Over 250,000 Kenyan youths in informal settlements have been able to earn a living amid the tough economic times occasioned by the coronavirus pandemic, thanks to the national hygiene program commonly known as Kazi Mtaani, loosely translated as, "Jobs in our Hoods".
The program has seen youth earn $4 per day, enabling them to meet their basic needs, as well as ensuring they adhere to coronavirus containment measures.
So far, $92 million has been invested in the program, according to the World Bank, the program's key financier.
"Kazi Mtaani has been a game changer for so many families across the country, particularly at a time when the economy has contracted due to the ongoing coronavirus pandemic," Charles Hinga, principal secretary in the State Department for Housing and Urban Development, said in a statement on Monday.
In the first phase of the program, which ran from April 29 to June, more than 26,000 jobs were created under the Kenya Informal Settlements Improvement Project, at a cost of about $3 million.
The jobs were created in 27 settlements across eight counties most severely constrained by the restricted movements at the time, namely Nairobi, Mombasa, Kiambu, Nakuru, Kisumu, Kilifi, Kwale and Mandera.
Under phase 1, youth earned a daily wage of $6 paid through mobile money transfer, but the amount was reduced to $4 following a request by the community to have more youths enrolled into the program.
The youths engaged in labor-intensive work, such as street and drainage cleaning, garbage collection, bush clearance, and fumigation and disinfection, while ensuring a clean environment and improved urban infrastructure and service delivery.
Janet Yalla, a resident of the Kibera slums, said the program not only improved livelihoods but also reduced crime and drug abuse.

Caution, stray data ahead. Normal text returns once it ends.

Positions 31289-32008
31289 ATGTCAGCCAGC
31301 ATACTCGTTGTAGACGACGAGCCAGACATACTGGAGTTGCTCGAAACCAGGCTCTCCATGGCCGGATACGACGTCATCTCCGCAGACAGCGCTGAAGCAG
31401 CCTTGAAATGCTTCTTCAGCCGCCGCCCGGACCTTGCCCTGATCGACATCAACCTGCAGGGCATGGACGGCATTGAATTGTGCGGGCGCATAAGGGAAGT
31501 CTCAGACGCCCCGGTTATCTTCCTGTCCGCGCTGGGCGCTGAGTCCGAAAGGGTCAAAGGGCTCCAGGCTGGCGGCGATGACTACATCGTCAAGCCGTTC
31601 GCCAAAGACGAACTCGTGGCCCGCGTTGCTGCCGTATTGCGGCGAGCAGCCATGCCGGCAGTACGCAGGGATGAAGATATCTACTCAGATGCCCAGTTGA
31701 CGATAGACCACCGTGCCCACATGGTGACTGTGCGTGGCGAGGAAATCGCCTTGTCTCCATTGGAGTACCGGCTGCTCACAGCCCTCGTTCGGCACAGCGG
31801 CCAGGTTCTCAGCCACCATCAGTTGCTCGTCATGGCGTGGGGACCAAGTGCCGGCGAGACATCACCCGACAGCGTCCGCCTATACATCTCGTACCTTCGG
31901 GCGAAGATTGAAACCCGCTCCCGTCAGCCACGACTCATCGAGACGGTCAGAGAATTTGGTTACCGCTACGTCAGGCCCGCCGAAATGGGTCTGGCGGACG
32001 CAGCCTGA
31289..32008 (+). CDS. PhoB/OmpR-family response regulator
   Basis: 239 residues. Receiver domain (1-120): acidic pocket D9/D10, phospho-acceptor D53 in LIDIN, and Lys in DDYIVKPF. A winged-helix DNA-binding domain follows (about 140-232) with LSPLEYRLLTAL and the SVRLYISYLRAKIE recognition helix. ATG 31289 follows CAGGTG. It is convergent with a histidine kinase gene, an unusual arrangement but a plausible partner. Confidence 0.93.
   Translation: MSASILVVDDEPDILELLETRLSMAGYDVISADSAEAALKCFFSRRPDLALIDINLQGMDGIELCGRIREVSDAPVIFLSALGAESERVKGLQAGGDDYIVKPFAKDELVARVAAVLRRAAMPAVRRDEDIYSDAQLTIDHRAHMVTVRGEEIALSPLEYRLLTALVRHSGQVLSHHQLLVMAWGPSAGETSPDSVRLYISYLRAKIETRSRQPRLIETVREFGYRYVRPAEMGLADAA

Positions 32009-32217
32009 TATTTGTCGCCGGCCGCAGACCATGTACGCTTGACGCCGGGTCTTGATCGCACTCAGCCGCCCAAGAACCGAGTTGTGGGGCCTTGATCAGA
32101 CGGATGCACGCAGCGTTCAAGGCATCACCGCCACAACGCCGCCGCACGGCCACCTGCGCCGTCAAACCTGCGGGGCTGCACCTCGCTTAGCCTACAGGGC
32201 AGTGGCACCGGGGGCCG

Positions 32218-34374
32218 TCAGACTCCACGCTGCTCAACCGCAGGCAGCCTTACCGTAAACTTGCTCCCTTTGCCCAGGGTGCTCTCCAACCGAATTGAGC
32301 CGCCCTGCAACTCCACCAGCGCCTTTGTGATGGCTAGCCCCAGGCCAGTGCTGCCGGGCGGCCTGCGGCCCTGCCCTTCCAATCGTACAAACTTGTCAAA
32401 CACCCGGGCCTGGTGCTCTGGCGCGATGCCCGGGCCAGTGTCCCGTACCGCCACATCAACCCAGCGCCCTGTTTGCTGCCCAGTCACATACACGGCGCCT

"Initially, many young people were idling in the streets, mostly in groups where they could strategize on criminal activities. Some would sit in groups chewing khat throughout the night or abusing other drugs, while others were drinking too much alcohol, causing conflicts in their houses," Yalla said.
Jacob Owuor, a beneficially of the program who lost his job following the outbreak of the coronavirus pandemic, said he has been able to meet basic needs for his family.
"I'm truly grateful to the government for launching the program. Many of my friends who were engaging in crimes due to joblessness have now become responsible. I hope the government will continue creating such opportunities," he said.
In addition to offering a source of income to vulnerable youths, most of whom lost their jobs, the program has ensured a clean environment in the informal settlements, Owuor said.
Mary Mwende, a former hawker and a single mother of two, said the program has enabled her to feed her family.
"When coronavirus compelled me to stop hawking second-hand clothes in Nairobi's central business district, I was frustrated and didn't know how to fend for my family going forward. Luckily, the government rolled out Kazi Mtaani and I was enrolled. I'm grateful to the government because we have had a meal on the table daily," Mwende said.
The phase 2 program, expected to run for six months, is covering all 47 counties and will focus on sustainable work activities, such as construction of public spaces. Also included is infrastructure, such as schools, libraries, toilets, footpaths, painting and cobblestone road paving.
A hybrid of skilled and unskilled labor has been engaged in a bid to ensure that the program delivers value post coronavirus.
"We expect that many more lives will be impacted positively in the next six months and beyond. We are already training the workers in road construction and house building, using interlocking stabilized soil blocks technology to take up new opportunities under community contracting to ensure the sustainability of the program beyond the six months," Hinga said.
The phase 2 program will be financed by the government and has recruited an additional 283,210 workers across the country.